Construction MMI: Sector remains strong

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In The Construction Monthly Metals Index (MMI) increased by 0.6% month over month.

US construction spending rose in 2021

U.S. construction spending reached a seasonally adjusted annual rate of $1,639.9 billion in December, the Census Bureau reported. The December rate marked a 0.2% increase from the revised rate November. Furthermore, the December figure jumped by 9.0% compared with December 2020.

For all of 2021, construction spending totaled $1,589.0 billion, up 8.2% year over year.

Private construction spending in December reached a rate of $1,292.9 billion, up 0.7% month over month. Within private construction, residential construction totaled $810.3 billion in December, up 1.1% from November. In addition, nonresidential construction remained virtually unchanged month over month. December’s spending totaled $482.6 billion from $482.7 billion in November.

At the same time, public construction reached $347.0 billion, down 1.6%. Educational construction checked in at $81.0 billion, down 1.4%. Highway construction rose by 0.1% to a rate of $103.5 billion.

MetalMiner covers the impact of these indicators on metal prices in our weekly email updates here.

Nonresidential construction activity remains strong

Meanwhile in the U.S., the Architecture Billings Index (ABI) remains in growth for the eleventh consecutive month. The index increased to 52 in December from 51 the month prior. Any reading greater than 50 indicates billings growth. With an approximate lead time of 9-12 months, the ABI serves as a forward-looking indicator for nonresidential construction.

In addition, design contracts likewise remained in growth as the measure held flat month-over-month at 55.8. Meanwhile, architecture firms continue to report a steady number of projects into the future. Both inquiries and the value of new contracts remain strong. Backlogs stand at an average of 6.5 months, near historical highs.  This suggests material demand from the sector will remain strong well into the year.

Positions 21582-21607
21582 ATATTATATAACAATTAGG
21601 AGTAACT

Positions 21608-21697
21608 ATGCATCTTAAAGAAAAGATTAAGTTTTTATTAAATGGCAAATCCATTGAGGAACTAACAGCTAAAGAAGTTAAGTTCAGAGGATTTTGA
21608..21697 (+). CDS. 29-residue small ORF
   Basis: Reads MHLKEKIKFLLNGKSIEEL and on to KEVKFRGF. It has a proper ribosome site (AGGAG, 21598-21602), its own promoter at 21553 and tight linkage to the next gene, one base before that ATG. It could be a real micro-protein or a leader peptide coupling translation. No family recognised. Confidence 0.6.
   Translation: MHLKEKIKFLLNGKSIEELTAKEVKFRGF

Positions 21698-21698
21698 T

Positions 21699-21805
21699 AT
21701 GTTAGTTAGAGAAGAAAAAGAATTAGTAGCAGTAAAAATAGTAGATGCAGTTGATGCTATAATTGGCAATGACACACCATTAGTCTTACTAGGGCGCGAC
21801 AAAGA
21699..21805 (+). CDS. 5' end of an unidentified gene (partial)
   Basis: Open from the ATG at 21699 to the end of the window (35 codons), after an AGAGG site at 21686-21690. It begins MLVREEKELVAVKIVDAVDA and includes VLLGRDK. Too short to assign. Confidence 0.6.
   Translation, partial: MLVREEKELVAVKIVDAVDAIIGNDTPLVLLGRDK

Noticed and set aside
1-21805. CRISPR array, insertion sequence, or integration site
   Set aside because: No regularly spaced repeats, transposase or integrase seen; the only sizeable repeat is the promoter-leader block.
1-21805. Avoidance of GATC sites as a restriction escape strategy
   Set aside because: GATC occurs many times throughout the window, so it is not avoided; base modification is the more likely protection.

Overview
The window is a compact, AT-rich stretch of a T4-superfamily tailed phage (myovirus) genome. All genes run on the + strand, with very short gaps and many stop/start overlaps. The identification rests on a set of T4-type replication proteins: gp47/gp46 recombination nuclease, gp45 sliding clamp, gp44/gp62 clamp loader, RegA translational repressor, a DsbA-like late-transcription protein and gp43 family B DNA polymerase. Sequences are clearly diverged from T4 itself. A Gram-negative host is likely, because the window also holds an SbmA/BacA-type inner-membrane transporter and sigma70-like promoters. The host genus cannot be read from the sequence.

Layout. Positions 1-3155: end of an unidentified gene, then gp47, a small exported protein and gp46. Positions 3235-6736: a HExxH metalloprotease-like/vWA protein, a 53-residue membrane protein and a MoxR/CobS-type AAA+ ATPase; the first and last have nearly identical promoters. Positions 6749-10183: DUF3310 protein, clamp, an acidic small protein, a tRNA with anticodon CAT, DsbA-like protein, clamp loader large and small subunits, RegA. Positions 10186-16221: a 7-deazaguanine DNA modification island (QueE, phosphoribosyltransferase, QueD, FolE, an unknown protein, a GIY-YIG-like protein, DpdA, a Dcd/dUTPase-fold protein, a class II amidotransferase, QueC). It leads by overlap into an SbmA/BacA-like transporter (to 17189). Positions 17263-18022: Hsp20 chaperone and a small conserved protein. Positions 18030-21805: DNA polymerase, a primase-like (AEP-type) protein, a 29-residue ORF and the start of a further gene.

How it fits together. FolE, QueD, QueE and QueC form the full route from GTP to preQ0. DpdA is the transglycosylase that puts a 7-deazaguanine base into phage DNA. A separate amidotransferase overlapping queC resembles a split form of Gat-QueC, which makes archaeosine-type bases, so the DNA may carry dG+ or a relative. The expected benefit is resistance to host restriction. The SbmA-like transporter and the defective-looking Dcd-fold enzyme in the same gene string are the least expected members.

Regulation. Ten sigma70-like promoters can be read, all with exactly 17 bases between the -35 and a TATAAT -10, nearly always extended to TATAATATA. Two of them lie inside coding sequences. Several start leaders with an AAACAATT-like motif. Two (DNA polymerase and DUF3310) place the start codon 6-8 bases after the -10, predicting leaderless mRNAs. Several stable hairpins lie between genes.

Housing starts rose in December

Meanwhile, in the housing market, U.S. housing starts reached a seasonally adjusted annual rate of 1.702 million in December, the Census Bureau reported. The December rate marked a 1.4% rise from the previous month and a 2.5% year-over-year rise.

Finally, single family housing starts fell 2.3% to a rate of 1.172 million. For units in buildings with five units or more, the rate reached 524,000. In total, 2021 saw an estimated 1.5951 million housing units started to reflect a 15.6% year-over-year rise.

Metal buying organizations can track a broad range of monthly price changes via the monthly MMI report.  

Lumber prices hit record highs 

As construction activity remains strong, lumber prices continue to climb on pace. Both 2020 and 2021 saw prices hit record highs. Furthermore, in 2020, framing lumber prices averaged around $550. By 2021, the average surged to $850, 17% above the 25-year average. Prices continue upward in 2022.

Moreover, in the early days of February, lumber prices jumped almost 30%. Lumber futures stood at $934.90 per thousand board feet on Feb. 1. By Feb. 9, futures prices hit $1,204.90 per thousand board feet. Although lumber prices remain historically high, prices sit beneath the record peak reached in May of 2021 of $1,711.

 Actual metals prices and trends

The Chinese rebar steel price rose 3.14% month over month to $768 per metric ton as of Feb. 1. Chinese H-beam steel rose by 6.1% to $790 per metric ton.

The U.S. shredded scrap steel price fell by 4.76% to $480 per short ton.

Finally, European 1050 commercial aluminum sheet rose by 6.82% to $4,832 per metric ton.

The MetalMiner Best Practice Library offers a wealth of knowledge and tips to help buyers stay on top of metals markets and buying strategies.

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